In some photographs the mother has been crudely rubbed out.
At first glance, you can't understand why the child in the photo is not screaming its head off. Clamped in position by a sinister shrouded figure, the toddler seems solemn, certainly, but hardly terrified. Look a little harder, though, and you begin to unravel the visual and emotional dynamics in play. The bundled-up figure is actually the child's mother. And, far from spooking the toddler, she is holding it gently but firmly on her shrouded lap.
The moment photography became cheap and available in the late 1850s, thousands of ordinary middle- and working-class parents queued to capture their child's image.
So far, so familiar. Here is the Victorian equivalent of an iPhone snap taken from the delivery room and posted immediately to Instagram. The only difference is that in modern photography there's no tradition of blanking out Mum. Either she's there, interacting joyfully with the new arrival, or she's tactfully absent, leaving the spotlight focused on her photogenic bundle. The 19th century did things differently.
"In America it was common practice for the mother, or other caretaker, to hold the child steady during the long exposure, since any wriggling would blur the image," explains Linda Fregni Nagler, an Italian-Swedish photographer who has collected more than a thousand of these early mother-and-baby photos. "Yet at the same time, the mother was expected to hide any sign that she was actually in the frame." The results were frequently bizarre, with the viewer expected somehow to ignore the creepy figure that loomed in the background like a bulky ghost.
Nagler, 37, has now turned her collection of "hidden mother" photographs into a book. Every page reveals the lengths mothers went to in order to extend their repertoire of disguises. Some have covered themselves in flowery chintz and pretend to be armchairs. Others duck down behind the sofa, so that only their hands are in view, displaying the child like a puppet. Others turn their heads away from the camera, lean out of shot or unpin their hair so it falls over their face like a curtain. One woman, perhaps fed up with the absurdity of it all, simply covers herself in a white sheet and hopes for the best.
The results are often unintentionally funny. Many of the women have made themselves more, rather than less, conspicuous. The effect is rather like children who believe that if they cover their eyes they become invisible.
Sometimes, though, the mood turns darker. In a few of the pictures, the mothers' faces have been scratched out altogether. While this might strike us as sinister, Nagler warns against reading a contemporary sensibility into images that are up to 150 years old. "Today we'd use Photoshop to get rid of people we didn't want to appear in an image," she explains. "But for photographers working in this period, the only option was to obliterate the faces with a sharp object."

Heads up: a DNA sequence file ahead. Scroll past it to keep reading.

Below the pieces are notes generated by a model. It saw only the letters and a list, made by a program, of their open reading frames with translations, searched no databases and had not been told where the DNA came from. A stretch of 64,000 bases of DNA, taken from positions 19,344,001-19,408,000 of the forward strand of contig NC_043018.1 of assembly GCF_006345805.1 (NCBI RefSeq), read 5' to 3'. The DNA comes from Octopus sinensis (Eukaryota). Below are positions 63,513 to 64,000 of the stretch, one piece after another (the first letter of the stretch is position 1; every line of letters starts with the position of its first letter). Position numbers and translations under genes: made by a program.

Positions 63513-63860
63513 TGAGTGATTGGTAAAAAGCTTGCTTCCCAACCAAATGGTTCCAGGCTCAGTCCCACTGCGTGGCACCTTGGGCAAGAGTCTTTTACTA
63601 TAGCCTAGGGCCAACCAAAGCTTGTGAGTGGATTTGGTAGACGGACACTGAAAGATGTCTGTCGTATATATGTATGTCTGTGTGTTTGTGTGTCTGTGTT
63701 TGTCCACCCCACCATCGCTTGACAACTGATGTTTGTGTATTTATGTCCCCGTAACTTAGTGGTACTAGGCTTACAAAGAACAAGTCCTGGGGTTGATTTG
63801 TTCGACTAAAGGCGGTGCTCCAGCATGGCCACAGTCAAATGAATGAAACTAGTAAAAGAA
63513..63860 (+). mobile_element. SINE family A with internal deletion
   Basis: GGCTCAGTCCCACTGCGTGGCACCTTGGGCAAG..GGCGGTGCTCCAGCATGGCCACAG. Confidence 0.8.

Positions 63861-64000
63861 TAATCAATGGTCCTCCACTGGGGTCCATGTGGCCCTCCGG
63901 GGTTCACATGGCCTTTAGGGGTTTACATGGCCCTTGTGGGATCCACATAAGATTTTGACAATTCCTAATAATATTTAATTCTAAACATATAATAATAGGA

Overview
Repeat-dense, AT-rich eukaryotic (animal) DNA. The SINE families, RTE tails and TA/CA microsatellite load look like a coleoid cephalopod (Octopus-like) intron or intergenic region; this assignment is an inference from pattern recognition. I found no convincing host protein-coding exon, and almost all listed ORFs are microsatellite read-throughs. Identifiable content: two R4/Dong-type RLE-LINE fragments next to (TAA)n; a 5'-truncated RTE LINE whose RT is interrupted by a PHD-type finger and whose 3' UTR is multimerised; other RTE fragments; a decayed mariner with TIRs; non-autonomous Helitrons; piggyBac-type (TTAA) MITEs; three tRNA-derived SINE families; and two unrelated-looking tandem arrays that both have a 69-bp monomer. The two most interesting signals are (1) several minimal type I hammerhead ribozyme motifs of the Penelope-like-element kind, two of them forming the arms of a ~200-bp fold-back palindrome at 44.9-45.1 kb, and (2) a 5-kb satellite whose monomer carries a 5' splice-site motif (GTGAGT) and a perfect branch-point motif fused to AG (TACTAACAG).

The puzzle remains, of course, why the mothers did not throw off their disguises and pose straightforwardly with their children? Nagler believes that, as a young art form, photography came with a new set of rules. These were pictures that would be sent around the world to introduce family and friends to the latest member of the clan. "The mothers seem to have been aiming to create an intimate bond between the child and the viewer, rather than between themselves and the child."
A more sociological explanation, such as the possibility that the mothers didn't feel they were of sufficient value to appear in the photographs, is an option, too. What makes the images so gripping now is precisely their refusal to be read in ways that make sense. They are intriguingly open to interpretation.
These images of hidden mothers, simultaneously absent and present, illustrate something that still resonates today. Disguised as armchairs, hiding behind pillars or crouching on the carpet, these ghostly figures remind us of the way that we all, regardless of age or circumstance, continue to be guided by that comforting, imprisoning maternal grasp.
Photography courtesy of The Hidden Mother (Mack) by Linda Fregni Nagler, available next month from Perimeter Books (perimeterbooks.com) and selected bookstores.
Stella Magazine, The Sunday Telegraph, London, UK.